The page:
In Power Apps, a gallery is my favorite way of displaying a list of things. Whether it’s a list of items from SharePoint, a list of documents, or a list of database records, it’s an extremely flexible control to use for this purpose. Just like in Excel and SharePoint, conditional formatting can be done, on a list of things in a gallery. In this post, I’ll show you a few examples to give you ideas of how you can set up formatting in your own Power Apps. In my example, my list is a custom SharePoint list, full of tasks. If you’re not familiar with the concept of a gallery, here’s Microsoft’s documentation.
Here are the basic steps first:
- Decide which control to format.
- Decide which property of the control to format.
- Go to that property, and write an IF function, or a SWITCH.
Concept 1: Text Color
In this example, I’ve got a label control that displays the status of each task, and the status in SharePoint is a choice column. The goal is to display different statuses in different colors. Click on the status label in the first row of the gallery, and at the top of the screen, select the Color property, so that you can type in the function box.
There are several different ways to indicate colors in PowerApps, but in this example I’m just typing the color names. If the status (a SharePoint choice column) is completed, show green, otherwise black.
If(ThisItem.Status.Value=”Completed”, Green, Black)
If you have multiple statuses and therefore need to set up multiple colors, the most efficient formula to use, is the SWITCH, which is similar to IF. In this below example, if it’s completed show green, if in progress, purple, and if not started show orange, otherwise if none of those are the case, the color will be black.
Concept 2: Bold Font
In this example, the goal is to display the text in a bold font, based on a condition. I’ll use the condition of the currently logged in user. If the task is assigned to the current user, the user’s name will be displayed in a bold font weight.
Click to select the label in the first row, that shows the “Assigned To” person’s name (a SharePoint person column). Select the FontWeight property.
If(ThisItem.’Assigned To’).Email = User().Email, FontWeight.Bold, FontWeight.Normal)
Concept 3: Switch Icons
In this next example, we’ll work with the priority column. I’d like to display a different icon for each of the 3 different priority levels.
With your cursor in the first row of the gallery, go to the Insert tab, click Icons, and choose an icon. You can switch this icon to something else, and see a list of icons over in the properties panel on the right. Decide which icons you would like to use for each of the three statuses. There is a property called Icon on the icon, which tells you its name.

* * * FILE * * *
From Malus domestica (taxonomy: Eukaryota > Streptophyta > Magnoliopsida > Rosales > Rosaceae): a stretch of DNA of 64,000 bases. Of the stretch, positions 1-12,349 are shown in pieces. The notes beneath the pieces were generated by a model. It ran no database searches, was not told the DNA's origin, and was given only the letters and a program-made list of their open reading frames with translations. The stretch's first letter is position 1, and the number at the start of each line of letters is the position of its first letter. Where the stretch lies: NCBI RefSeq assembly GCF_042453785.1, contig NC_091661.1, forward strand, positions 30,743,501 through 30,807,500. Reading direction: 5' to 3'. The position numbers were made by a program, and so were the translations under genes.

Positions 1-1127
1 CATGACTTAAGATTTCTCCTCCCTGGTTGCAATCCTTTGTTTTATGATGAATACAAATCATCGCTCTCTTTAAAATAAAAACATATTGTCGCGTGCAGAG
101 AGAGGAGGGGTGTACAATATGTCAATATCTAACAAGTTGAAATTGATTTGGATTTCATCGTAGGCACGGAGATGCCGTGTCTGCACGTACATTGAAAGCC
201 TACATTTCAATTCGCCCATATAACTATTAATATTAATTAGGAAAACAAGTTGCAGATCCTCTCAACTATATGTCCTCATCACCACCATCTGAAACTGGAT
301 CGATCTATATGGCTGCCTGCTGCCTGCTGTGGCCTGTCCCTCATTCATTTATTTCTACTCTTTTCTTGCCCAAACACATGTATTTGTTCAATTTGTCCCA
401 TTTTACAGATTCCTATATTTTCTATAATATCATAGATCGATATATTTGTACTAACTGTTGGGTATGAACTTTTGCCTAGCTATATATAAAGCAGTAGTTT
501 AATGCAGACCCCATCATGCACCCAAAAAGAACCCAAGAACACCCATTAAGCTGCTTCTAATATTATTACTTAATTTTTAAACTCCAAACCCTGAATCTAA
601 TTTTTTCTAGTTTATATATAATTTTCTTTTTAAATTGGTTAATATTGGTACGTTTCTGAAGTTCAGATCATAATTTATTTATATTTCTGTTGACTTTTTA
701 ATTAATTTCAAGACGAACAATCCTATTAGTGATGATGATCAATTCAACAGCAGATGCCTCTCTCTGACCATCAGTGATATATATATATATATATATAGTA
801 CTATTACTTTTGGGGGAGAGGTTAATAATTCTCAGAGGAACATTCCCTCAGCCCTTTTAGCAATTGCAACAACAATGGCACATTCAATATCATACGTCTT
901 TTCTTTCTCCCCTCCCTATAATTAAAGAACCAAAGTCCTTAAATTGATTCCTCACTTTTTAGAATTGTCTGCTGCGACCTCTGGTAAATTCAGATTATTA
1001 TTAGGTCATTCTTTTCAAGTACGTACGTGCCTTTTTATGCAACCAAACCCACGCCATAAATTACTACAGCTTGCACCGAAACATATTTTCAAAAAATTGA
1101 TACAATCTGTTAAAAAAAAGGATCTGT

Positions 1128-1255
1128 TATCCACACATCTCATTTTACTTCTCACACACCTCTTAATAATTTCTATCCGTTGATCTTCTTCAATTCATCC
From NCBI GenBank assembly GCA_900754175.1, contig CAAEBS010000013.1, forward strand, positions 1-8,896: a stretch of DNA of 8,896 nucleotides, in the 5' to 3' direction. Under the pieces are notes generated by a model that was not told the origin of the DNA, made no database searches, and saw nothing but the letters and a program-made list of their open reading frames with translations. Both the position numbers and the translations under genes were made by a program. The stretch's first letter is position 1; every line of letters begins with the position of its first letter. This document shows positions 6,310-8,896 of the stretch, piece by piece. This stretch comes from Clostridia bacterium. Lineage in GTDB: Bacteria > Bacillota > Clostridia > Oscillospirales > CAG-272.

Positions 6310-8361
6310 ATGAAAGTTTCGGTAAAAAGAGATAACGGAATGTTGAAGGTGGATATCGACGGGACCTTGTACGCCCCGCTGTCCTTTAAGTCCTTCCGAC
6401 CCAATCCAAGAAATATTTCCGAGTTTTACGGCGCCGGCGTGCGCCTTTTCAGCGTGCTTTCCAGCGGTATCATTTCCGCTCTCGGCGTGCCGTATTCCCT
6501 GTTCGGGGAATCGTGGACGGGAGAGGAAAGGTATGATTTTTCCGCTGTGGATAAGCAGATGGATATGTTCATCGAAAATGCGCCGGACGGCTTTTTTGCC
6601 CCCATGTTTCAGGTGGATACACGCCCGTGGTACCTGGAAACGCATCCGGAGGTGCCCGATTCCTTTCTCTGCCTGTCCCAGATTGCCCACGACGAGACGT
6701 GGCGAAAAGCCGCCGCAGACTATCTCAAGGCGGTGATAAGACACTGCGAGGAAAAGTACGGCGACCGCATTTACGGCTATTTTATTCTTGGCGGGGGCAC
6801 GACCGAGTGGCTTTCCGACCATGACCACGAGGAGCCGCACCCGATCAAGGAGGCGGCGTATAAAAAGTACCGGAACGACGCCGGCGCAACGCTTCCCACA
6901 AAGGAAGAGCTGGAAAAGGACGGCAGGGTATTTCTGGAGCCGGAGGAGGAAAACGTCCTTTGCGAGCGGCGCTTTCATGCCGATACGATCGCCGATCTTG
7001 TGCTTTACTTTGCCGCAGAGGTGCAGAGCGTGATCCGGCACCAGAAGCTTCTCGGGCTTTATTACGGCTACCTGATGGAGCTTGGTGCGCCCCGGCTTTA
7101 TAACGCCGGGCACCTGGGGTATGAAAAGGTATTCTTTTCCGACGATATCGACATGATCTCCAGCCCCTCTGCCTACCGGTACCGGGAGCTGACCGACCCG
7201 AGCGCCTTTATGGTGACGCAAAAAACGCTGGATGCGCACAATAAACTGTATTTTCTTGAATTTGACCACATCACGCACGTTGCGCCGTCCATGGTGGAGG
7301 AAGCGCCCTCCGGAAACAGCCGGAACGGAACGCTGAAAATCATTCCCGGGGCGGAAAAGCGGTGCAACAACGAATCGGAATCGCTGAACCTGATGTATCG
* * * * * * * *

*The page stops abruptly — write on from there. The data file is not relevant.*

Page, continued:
In this formula, since I have a few different priorities (a SharePoint choice column), I’ll use the switch function.
Concept 4: Fill Color
Most every type of control in a Power App, has a Fill property, for the fill color. In this example, I’ll insert a circle into my gallery, and I want it to show as a different color depending on the priority. I’ll change the color of the icon control to white, and move the circle so that it shows behind the icon. Here you can see the Switch function is useful again. If it’s high priority, show as red, if normal, orange, and otherwise blue.
Concept 5: The row background color
In this example, if the status (a SharePoint choice column) is equal to “In progress” show as yellow, otherwise white. To set the row’s background color, select the whole gallery, and go to the property called TemplateFill.
If(ThisItem.Status.Value=”In Progress”, LightYellow, White)
Concept 5: Disable a button
You can change the DisplayMode of any control, based on a condition. When you disable a button, by default it will show as grey, so that the button is still there, but clearly not clickable. In this example, I’ll use a button control, and I’ll disable it if the task has been completed. Select the button, go to the DisplayMode property, and here’s the formula:
Concept 6: Font Color if Overdue
This one is the same as the first concept with the text color, but I’m just showing a specific example of displaying a date as red if the task is overdue. Two different conditions. The due date has passed, and the task has not been completed. Select the date label in the gallery, and go to the color property:
I recorded an hour long video of all of this, on my live Power Hour a couple of weeks ago, here it is. There are a few extras in here, like when I show how to click a button to open a task form in front of the gallery, and when I show how to set up the gallery to display with that purple line in between rows.